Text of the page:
Twenty social enterprises were awarded grants totaling $2 million by the India Development Marketplace (DM) funded by the World Bank Group (WBG). The grantees received $100,000 each to extend and scale up their innovative business models in the states of Madhya Pradesh, Chhattisgarh and Jharkhand. A number of financial institutions, social entrepreneurs, investors and government officials participated at the India DM event organized to showcase these development solutions to the problems of the most vulnerable people.
Through its India Development Marketplace initiative, the World Bank Group has identified scalable, replicable and financially sustainable projects for support. The call for proposals was launched in January and received nearly 200 proposals from organizations already operating in these three states, as well as from across the country. These organizations have developed business models to expand access to basic services such as livelihood and employment, education, women and child welfare, agriculture, energy, healthcare and financial services.
Of the 20 selected enterprises in 2013, over 40% demonstrate innovative business models to support and empower women living in low-income states. Other enterprises recognized include initiatives that improve access to affordable healthcare for families; that increase the earning potential of families, while engaging in livelihoods that are supportive of improving the local environment; and, organizations that leverage and apply technology in new ways to improve the delivery of key social, health and education services to underserved populations.
In addition, the DM provides an opportunity to understand what works – how and under what conditions – in an effort to surface and invest in models that best meet the needs of poor communities.
“The World Bank Group is committed to supporting innovative models and programs that support underserved communities, particularly in low-income states. The DM provides an opportunity to understand what works and under what conditions as a means to improve services to the poor,” said Onno Ruhl, World Bank Country Director in India. “I recently visited one of our DM winners from last year which is crossing the proverbial last-mile by bringing regular medicines and the hope of a healthy life to TB patients. The DM is a platform that is aimed at bridging the gap between intention and implementation by helping development practitioners replicate successful pilots,” he added.
In 2011, the DM awarded grants to 14 high performing organizations in Rajasthan, Odisha and Bihar. Through the provision of capacity building services, the WBG has been able to assist in their organizational development. Today, these grassroots organizations are demonstrating strong results in assisting the poor. In addition, key lessons learnt working with these enterprises have included their challenges of scaling and accessing growth capital. These constraints are an important focus for the India DM 2013 program.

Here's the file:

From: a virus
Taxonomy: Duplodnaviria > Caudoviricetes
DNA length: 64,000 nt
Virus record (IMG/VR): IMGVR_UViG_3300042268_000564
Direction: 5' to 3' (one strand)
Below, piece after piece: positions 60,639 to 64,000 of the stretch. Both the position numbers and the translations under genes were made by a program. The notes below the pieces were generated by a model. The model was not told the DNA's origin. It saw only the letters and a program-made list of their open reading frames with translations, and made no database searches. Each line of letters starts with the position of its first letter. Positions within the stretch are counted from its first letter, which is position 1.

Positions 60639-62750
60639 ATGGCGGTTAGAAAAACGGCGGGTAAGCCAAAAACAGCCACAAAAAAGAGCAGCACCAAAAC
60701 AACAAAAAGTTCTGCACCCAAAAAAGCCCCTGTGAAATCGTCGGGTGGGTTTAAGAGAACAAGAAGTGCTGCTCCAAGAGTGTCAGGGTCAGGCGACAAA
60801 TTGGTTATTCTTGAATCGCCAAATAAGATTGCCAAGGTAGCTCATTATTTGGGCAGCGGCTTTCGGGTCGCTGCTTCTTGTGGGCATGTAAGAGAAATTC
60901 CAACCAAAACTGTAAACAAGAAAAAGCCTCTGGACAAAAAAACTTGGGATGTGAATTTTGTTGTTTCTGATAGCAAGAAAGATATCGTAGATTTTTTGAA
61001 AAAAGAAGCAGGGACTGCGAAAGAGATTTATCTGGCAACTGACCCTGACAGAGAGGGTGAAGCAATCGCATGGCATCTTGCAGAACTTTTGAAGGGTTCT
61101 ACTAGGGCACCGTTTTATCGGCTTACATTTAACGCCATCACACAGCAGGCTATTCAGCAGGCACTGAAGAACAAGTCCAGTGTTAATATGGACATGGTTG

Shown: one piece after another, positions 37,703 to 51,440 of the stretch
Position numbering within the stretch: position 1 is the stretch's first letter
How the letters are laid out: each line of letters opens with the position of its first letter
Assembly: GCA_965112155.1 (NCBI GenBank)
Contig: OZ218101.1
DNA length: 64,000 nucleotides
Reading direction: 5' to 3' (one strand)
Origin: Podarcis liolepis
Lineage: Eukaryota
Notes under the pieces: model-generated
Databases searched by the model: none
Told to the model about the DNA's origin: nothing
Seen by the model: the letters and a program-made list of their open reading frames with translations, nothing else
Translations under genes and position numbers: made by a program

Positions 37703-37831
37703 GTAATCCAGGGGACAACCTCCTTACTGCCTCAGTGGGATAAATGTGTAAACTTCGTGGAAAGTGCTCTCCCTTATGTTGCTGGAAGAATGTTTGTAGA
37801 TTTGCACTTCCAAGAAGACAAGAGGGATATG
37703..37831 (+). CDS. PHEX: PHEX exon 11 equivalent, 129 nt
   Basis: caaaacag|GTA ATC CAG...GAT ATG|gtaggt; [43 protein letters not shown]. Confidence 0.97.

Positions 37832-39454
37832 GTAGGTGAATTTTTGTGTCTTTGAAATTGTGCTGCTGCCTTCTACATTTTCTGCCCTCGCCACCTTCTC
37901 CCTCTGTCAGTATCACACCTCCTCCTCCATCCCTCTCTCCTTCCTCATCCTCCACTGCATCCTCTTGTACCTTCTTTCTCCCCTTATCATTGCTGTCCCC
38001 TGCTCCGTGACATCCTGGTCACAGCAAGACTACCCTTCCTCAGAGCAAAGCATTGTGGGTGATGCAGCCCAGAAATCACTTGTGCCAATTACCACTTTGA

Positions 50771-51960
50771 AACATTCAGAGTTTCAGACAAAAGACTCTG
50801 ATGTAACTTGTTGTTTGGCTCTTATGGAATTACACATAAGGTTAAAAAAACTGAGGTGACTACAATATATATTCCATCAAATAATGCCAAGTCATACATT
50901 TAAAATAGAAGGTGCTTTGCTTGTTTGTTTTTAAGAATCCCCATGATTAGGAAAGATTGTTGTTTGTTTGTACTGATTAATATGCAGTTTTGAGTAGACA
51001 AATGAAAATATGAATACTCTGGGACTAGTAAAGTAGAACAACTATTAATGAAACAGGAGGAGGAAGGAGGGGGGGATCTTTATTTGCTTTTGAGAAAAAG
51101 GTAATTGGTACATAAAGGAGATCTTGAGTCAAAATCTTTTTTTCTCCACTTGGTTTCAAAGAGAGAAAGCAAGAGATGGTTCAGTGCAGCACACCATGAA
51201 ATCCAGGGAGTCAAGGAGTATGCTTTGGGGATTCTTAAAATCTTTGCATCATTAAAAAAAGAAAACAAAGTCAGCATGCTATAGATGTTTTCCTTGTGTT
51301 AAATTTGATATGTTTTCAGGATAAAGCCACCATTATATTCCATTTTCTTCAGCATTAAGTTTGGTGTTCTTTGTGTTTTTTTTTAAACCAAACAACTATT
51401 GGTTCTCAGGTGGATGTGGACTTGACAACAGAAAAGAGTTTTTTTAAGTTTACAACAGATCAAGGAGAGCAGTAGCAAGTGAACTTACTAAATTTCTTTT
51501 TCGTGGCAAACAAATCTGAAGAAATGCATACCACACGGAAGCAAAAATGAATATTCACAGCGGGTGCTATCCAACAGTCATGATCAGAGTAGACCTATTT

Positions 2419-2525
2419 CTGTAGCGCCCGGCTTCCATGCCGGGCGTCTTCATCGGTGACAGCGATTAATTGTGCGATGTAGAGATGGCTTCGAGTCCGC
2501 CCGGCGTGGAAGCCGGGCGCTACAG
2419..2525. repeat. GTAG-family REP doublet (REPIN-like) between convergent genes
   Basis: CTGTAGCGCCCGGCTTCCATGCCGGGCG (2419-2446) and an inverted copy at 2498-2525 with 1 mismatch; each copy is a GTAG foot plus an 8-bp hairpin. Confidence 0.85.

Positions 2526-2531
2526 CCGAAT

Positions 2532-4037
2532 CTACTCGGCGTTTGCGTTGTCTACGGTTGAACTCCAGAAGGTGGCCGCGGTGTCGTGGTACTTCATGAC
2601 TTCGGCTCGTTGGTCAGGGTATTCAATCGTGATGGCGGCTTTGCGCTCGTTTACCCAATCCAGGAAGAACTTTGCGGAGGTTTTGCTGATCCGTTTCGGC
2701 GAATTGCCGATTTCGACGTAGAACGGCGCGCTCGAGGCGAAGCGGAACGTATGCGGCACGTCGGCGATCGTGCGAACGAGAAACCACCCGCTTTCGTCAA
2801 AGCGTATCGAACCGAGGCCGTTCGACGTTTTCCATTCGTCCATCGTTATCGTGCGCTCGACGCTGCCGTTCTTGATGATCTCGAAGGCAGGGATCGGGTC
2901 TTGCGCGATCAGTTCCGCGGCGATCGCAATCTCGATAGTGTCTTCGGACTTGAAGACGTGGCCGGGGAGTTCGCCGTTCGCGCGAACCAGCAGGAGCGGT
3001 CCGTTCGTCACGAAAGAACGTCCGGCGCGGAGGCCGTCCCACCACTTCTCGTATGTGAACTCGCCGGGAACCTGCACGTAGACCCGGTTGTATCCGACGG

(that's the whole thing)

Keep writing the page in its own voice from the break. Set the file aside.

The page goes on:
“Linking early-stage enterprises to next-stage financing through grant support and advisory services is important for the growth of emerging social enterprises in India. This year, too, the IDM will support grassroots organizations to refine and build their business models to ensure sustainable impact over the long term,” said Anil Sinha, Regional Head South Asia Advisory Services, International Finance Corporation.
Over the past four months, eminent industry experts reviewed the shortlisted proposals on parameters including social impact, sustainability, growth potential, and innovation. The social enterprises that made their way to the top of 2013 India Development Marketplace went through extensive due diligence and evaluation for their demonstrated projects.
“Not only do we seek to support these business models going to scale and strengthening a broader social enterprise ecosystem, said Drew von Glahn, Team Leader of the Development Marketplace program, “We are also keen to learn from these organizations – from these management teams – as to potential new mechanisms and business models that can increase the reach to these disenfranchised communities. This is consistent with the WGB’s new goals to surface and support what works to end poverty and promote shared prosperity.”
In order to accelerate the impact of these organizations, the WBG will provide capacity building support services over the next 18 months. They will undergo business mentoring, and receive technical assistance in such areas as business development, financial management and strategic planning. Building on the partnership that it has established with Innovation Alchemy, a Bangalore-based firm focused on supporting social enterprises, the DM will also help these enterprises identify additional local partners to expand their reach and sustainability. In addition, the IFC continues to be an important strategic partner, bringing its keen focus on working with the private sector to support financially viable business models.
In addition to the direct impact that each of these organizations can have through the delivery of their services to marginalized society, the WBG will evaluate these service and delivery models – assessing the successes, and challenges, in reaching the traditionally underserved.
Past DM grantees include such organizations as Selco Solar, which provides sustainable and affordable energy to underserved households and livelihoods; Educate Girls – working in the Pali and Jalore districts to expand access to education for young girls; Bihar Development Trust – providing market access to rural women artisan groups; and Babajobs – using technology to provide better job opportunities to the informal job sector. One of the DM 2011 grantees, Operation ASHA – which works on TB eradication – has taken their program global and is now working in four countries.